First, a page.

It’s a well-worn story: journeyman pitcher toils away for years in the minors, gets a cup of coffee in the bigs here and there, but never quite establishes himself as a major leaguer. As the bouncing around from organization to organization and small town to small town continues, he begins to think maybe it’s time to call it a day, give up the dream.
Such was the case with the Angels Matt Palmer; a 30-year-old would-be landscaper who was thrust into the team’s starting rotation due to injuries to John Lackey and Ervin Santana. With the urging and support of his wife, Palmer continued to chase the dream, and instead of putting his horticulture degree to use, he’s putting his years of experience pitching in cities like Fresno and Norwich to use. Through four starts, Palmer is 4-0 with a 3.38 ERA. While there’s no telling if he’s going to continue pitching this well, and some sort of regression should probably be expected, his numbers to date are no fluke. He’s allowed only 16 hits in his 26.2 innings pitched and he’s held opposing batters to a miniscule .168 batting average. For all you fantasy players out there, Palmer’s WHIP currently stands at .97 – ridiculous to say the least.
Palmer attributes much of his recent success to Salt Lake Bees pitching coach Erik Bennett and Angels pitching coach Mike Butcher, but all you have to do is watch him pitch and it’s easy to see how he’s getting major league batters out. Palmer moves the ball effectively to both sides of the plate with a cutter and sinker, both around 85-88 mph, and occasionally mixes in a tight little slider. He’s generally around the plate, which was not the case when he made three starts with the Giants last season and walked 13 batters in just 12.2 innings. Whatever adjustments he’s made from then to now, they’ve obviously paid off.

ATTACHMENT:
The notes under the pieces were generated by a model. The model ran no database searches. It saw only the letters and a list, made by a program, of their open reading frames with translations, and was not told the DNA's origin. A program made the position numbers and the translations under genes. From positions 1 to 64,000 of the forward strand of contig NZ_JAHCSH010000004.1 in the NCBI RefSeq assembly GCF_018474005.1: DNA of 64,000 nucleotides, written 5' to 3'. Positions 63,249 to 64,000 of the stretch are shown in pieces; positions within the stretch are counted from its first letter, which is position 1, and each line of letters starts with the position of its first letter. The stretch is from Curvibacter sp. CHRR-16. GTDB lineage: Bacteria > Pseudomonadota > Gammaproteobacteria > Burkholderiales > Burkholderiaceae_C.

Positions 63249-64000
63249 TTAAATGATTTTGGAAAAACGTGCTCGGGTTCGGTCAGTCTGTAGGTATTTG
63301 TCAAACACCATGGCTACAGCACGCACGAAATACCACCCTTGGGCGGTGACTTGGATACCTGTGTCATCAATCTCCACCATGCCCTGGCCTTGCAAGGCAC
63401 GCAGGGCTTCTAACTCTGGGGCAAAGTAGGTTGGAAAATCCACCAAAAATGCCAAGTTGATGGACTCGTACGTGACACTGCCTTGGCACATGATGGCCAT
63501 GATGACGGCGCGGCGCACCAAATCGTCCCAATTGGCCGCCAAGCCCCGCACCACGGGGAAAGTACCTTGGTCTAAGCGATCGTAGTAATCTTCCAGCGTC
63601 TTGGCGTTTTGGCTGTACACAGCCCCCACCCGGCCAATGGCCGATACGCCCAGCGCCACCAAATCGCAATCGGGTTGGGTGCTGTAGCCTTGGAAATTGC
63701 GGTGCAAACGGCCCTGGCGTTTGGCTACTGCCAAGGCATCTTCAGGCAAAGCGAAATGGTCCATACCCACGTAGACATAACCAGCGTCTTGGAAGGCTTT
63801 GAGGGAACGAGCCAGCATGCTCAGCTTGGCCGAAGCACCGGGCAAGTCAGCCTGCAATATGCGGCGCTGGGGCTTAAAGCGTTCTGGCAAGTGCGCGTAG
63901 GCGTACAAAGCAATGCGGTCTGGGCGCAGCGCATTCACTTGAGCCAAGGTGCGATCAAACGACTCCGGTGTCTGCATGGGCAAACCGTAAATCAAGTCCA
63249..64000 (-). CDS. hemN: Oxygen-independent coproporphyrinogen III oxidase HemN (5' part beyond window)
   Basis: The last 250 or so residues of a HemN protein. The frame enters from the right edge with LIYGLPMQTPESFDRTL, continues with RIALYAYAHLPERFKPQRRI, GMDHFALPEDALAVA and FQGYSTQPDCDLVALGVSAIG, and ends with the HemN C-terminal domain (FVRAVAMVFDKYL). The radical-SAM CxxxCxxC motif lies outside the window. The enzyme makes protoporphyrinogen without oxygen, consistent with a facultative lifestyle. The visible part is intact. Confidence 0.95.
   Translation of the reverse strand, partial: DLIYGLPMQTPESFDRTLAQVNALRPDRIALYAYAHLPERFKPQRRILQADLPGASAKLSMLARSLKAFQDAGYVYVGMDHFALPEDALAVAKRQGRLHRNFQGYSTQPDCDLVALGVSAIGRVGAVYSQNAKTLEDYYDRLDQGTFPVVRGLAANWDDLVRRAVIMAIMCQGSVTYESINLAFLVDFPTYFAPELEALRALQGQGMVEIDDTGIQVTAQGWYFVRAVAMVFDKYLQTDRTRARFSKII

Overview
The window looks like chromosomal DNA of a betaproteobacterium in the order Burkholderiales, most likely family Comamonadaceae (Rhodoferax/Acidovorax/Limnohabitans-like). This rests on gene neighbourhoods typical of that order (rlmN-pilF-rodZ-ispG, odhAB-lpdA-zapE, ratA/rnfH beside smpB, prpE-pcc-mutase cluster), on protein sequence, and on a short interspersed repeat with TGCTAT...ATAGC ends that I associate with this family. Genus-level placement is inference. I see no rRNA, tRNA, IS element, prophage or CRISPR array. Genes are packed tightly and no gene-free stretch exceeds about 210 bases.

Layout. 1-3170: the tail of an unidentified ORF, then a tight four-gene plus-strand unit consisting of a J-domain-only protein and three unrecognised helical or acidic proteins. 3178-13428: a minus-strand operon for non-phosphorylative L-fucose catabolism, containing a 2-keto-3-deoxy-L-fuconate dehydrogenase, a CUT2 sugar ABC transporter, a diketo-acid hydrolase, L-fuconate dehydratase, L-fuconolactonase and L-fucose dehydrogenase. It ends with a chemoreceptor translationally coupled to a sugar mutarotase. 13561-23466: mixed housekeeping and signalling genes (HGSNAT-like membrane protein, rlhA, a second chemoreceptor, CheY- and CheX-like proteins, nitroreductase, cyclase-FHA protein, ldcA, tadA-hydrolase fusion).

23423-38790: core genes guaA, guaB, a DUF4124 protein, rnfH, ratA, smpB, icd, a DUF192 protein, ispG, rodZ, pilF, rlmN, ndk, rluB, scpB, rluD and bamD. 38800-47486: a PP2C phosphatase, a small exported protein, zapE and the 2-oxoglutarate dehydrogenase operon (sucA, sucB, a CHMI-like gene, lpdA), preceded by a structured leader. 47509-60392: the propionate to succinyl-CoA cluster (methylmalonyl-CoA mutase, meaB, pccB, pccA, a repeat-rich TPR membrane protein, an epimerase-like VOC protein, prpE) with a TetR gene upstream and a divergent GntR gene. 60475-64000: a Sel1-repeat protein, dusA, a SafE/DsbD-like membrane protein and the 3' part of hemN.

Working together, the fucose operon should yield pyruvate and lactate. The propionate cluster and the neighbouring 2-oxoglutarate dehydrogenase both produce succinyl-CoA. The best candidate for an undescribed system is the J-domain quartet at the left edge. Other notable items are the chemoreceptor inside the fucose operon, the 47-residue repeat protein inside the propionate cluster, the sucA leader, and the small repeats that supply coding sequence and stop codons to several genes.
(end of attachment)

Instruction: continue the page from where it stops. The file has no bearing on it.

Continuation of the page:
With rotation mainstays John Lackey and Ervin Santana returning (Santana started yesterday, Lackey goes Saturday), there is still one spot open and it appears that Angels manager Mike Scioscia would be hard-pressed finding a reason not to send Palmer out there every fifth day. For now, the journeyman is doing yeoman’s work and helping the team win games and stay afloat in the AL West.